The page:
Children and adolescents are exposed to massive amounts of marketing that promotes consumption of calorie-dense, nutrient-poor foods leading them down the path to obesity and its related illnesses.
Junk food advertising dominates airtime on children’s and adolescents’ television stations and influences our youngest generation’s understanding of food, diet and a healthy lifestyle. A sedentary, junk food lifestyle leads to unhealthy blood sugar management, which in turn leads to obesity, cardiovascular disease and diabetes. Is there anything we can do to change the future?
Junk Food Advertising
Adolescents in the United States were estimated to have spent about $160 billion on products in 2005, most of which were candy, soft drinks and salty snacks. Meanwhile, parents shopping with an adolescent spend 60% more at the supermarket than when they shop alone.
Adolescents are very brand-loyal with a large purchasing power – a strategic opportunity for marketers. With adolescents between 15 and 18 years of age watching over 2.5 hours of television per day, it’s no surprise that the junk food industry advertises on adolescent television programs. Twenty-six percent of all products advertised on television is food, with 62% of this for fast food restaurants, sweets and beverages, which are all of low nutritional value.
Food marketing significantly influences adolescents and children. According to research from the Berkeley Media Studies Group, children are vulnerable to forming long-lasting emotional connections to brands (such as McDonald’s), especially when items like toys and familiar characters are involved. The scary part is this emotional connection with junk food is occurring at a time when children and adolescents are establishing life-long consumer and eating behavior patterns.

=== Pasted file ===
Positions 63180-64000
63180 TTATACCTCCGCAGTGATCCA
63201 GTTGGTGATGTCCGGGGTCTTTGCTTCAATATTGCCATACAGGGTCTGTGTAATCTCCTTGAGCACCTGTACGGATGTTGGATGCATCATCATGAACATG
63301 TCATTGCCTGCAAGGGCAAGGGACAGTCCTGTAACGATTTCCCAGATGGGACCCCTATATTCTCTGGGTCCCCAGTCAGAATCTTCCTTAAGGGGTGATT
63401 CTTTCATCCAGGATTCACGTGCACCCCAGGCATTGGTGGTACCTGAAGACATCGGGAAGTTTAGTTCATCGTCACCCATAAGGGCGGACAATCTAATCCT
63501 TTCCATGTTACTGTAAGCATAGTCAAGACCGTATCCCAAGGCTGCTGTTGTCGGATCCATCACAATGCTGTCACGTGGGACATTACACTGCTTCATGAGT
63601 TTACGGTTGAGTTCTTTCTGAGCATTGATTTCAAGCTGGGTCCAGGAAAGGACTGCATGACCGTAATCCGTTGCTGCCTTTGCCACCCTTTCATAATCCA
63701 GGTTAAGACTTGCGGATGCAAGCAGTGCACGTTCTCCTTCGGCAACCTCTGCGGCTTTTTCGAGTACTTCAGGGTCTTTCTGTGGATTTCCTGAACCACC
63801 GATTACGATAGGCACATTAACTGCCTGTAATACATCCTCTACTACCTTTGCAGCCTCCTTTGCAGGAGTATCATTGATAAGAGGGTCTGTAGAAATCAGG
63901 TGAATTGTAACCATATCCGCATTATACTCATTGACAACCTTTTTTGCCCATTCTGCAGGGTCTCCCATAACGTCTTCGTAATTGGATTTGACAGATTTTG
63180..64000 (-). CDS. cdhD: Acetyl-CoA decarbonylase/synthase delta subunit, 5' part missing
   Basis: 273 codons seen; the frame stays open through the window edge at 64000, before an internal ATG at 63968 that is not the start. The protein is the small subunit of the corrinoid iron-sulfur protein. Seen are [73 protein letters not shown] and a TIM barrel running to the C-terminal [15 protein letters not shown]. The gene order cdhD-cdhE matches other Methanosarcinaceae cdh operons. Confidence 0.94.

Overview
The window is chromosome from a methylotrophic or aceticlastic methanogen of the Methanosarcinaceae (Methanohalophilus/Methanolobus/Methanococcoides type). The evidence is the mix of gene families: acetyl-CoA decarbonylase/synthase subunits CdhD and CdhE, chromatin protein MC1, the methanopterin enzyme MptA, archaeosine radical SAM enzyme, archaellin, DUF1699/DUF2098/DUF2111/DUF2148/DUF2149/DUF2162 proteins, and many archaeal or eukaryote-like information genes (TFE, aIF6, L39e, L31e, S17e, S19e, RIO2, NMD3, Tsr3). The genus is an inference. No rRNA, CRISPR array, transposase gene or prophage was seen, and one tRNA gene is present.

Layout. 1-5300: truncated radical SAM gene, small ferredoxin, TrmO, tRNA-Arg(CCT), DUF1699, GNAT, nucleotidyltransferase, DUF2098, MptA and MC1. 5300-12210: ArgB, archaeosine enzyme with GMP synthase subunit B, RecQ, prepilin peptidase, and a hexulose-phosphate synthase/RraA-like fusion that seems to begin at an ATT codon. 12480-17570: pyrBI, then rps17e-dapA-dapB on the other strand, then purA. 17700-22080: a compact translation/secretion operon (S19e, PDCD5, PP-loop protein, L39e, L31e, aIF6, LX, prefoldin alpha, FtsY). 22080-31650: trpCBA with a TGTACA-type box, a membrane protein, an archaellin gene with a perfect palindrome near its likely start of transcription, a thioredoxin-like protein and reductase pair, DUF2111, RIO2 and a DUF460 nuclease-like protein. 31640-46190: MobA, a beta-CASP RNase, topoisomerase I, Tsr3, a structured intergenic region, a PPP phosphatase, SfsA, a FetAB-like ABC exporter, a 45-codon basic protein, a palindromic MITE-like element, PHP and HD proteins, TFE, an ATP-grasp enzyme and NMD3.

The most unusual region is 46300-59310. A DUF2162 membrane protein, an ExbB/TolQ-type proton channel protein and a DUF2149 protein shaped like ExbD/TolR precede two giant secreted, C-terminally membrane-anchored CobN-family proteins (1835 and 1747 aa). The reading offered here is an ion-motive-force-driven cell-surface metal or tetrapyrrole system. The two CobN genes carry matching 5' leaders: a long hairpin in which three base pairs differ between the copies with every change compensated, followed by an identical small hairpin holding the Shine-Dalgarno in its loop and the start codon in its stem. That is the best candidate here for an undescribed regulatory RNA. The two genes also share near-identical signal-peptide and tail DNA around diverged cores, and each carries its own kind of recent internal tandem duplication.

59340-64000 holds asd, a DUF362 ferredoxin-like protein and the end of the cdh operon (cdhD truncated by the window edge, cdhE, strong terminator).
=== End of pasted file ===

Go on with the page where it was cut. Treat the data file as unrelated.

The Effect on Children and Adolescent Health
Research has linked consumption of junk food with health problems such as the consumption of soft drinks. A 2008 review highlighted a strong link between soft drink consumption and obesity in adolescents. Eating junk food can cause obesity in children and adolescents, which brings with it an increased likelihood of serious health problems.
A recent study in the Journal of Pediatrics links obesity and inadequate sleep with increased risk of cardiovascular disease in adults and younger children. Obese adolescents are more likely to have pre-diabetes, joint problems, sleep apnea and poor self-esteem. They are also likely to become obese adults, putting them at risk for heart disease, stroke, cancer and osteoarthritis.
According to the Centre for Disease Control Prevention, the number of adolescents who are obese has quadrupled over the past 30 years. In Canada, it is estimated that 1 in 4 children and adolescents are overweight, with the obesity rate increasing from 2% to 10% in boys, and 2% to 9% in girls between 1989 and 2004.
Ways to Make Change
Encouraging children and adolescents to have healthier lifestyle habits is important to their immediate and long-term health. Getting sufficient sleep and physical activity are a great start; it is recommended that children and adolescences get about 8.5 hours of sleep per night and 60 minutes of physical activity each day.
Healthy eating habits are established early in life. Educating children and adolescents about the importance of healthy living, and showing them how to eat properly is vital to the health of our next generation. Healthy eating can start at home with lots of fresh whole foods. For best results, parents can both encourage good eating habits and lead by example.
Sometimes the most effective way to teach children and adolescents is to “talk their language,” such as using apps to help them learn about healthy eating habits. Check out myWholeLife Blood Sugar App for simple and practical strategies for maintaining blood sugar through food, lifestyle and more.